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FOS warns banks to treat scam victims more fairly

The financial regulator cautions against banks assuming customers were ‘grossly negligent’ if tricked into handing over their savings

As scams become increasingly sophisticated and convincing, the financial regulator has warned banks not to assume customers were ‘grossly negligent’ if they lost money to fraud.

The Financial Ombudsman Service (FOS) has pinned its colours to the mast in its latest newsletter and has said that the bar for gross negligence is high.

The regulator said it’s not enough to prove the customer was careless. And if banks want to reject a fraud or scam victim’s claim, they will need to provide evidence of gross negligence so the regulator can recreate the scene.

The increasingly sophisticated scams used by fraudsters are becoming even more difficult for consumers to spot, it warned.

The FOS recently ruled in favour of a man who lost money to a bank text scam and ordered he be reimbursed the £7,000 stolen by the frausters.

Find out more: Safeguard us from scams – sign our petition to force action on scams

Victims should be compensated

In 2016, we made a super-complaint to the Payment Services Regulator (PSR) and called for more protection for consumers, including greater liability for banks.

We’re welcoming the warning to banks that gross negligence is a high bar.

Jenni Allen, managing director of Which? Money, said: ‘This a welcome intervention by the FOS and shows that many consumers who have been tricked out of money by increasingly complex push payment scams should really have been compensated by their bank.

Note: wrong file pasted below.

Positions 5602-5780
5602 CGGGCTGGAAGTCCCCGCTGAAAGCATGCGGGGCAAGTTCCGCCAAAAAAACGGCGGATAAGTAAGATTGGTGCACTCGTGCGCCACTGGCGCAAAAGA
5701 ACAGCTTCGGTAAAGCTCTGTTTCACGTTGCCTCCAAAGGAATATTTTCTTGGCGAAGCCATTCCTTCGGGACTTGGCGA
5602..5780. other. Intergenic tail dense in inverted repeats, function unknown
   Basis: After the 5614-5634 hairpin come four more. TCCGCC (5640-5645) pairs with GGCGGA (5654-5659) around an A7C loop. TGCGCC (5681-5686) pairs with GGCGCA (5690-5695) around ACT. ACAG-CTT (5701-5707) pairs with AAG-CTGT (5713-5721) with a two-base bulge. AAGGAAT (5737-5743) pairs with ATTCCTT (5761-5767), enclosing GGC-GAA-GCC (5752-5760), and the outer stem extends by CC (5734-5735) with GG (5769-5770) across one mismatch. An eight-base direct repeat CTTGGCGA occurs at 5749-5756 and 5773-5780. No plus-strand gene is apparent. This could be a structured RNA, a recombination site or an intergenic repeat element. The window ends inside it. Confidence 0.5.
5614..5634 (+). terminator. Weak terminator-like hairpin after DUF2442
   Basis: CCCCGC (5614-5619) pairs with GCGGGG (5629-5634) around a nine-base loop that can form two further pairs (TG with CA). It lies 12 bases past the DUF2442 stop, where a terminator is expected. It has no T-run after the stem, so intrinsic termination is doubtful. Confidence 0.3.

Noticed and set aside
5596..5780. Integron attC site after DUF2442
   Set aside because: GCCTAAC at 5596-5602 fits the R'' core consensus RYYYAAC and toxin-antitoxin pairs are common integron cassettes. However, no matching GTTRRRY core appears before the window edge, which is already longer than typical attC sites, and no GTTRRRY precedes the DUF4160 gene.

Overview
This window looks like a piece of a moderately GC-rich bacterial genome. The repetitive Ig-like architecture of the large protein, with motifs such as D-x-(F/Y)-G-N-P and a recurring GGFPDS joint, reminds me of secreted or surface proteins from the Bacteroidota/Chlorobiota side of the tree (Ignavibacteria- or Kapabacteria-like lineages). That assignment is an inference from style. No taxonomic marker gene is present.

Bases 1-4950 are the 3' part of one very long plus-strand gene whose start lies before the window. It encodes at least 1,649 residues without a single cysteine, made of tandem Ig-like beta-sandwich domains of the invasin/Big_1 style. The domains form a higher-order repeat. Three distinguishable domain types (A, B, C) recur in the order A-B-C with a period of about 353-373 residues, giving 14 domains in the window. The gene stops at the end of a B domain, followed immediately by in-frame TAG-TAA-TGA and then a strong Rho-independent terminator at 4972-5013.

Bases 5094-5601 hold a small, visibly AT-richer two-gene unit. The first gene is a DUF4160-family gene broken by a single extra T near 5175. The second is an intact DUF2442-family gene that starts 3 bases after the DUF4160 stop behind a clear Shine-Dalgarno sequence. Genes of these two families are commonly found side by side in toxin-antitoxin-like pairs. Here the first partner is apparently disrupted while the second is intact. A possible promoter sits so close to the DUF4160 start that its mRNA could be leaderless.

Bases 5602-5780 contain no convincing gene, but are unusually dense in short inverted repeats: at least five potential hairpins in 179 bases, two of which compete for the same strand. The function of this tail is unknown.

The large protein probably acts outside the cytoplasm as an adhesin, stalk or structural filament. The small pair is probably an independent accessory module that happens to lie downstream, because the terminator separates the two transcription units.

‘Through our super-complaint, we called on banks to accept more liability when their customers have fallen victim to this type of fraud.

‘Along with the regulator and industry, we’re currently working on the introduction of a reimbursement scheme that should compensate all those who have lost money through no fault of their own.’

Sophisticated and convincing scams

The FOS said scammers are increasingly abusing technology to their advantage.

Earlier this year, there were reports that fraudsters were contacting people and pretending to be the ombudsman.

These looked authentic as the number of the financial ombudsman appeared on the Caller ID.

The FOS said it never cold calls people or asked for payments.

If you receive a call like this, hang up and report it. Here’s how to report a scam.

What is gross negligence?

Richard Emery, an independent fraud investigator, has fought for banks to compensate victims of fraud and scams.

He told Which? that he was pleased to see the FOS was echoing his call for gross negligence to be a high bar. He said: ‘It signals a clarity of understanding.’

Gross negligence should only be if someone makes a conscious and voluntary decision about making a payment – ie they weren’t tricked or socially engineered by a fraudster, Richard said.

The other factor is whether the victim is aware of a clear risk in what they are doing. For example, they wrote their Pin number on a piece of paper, then put that in their wallet next to their bank card.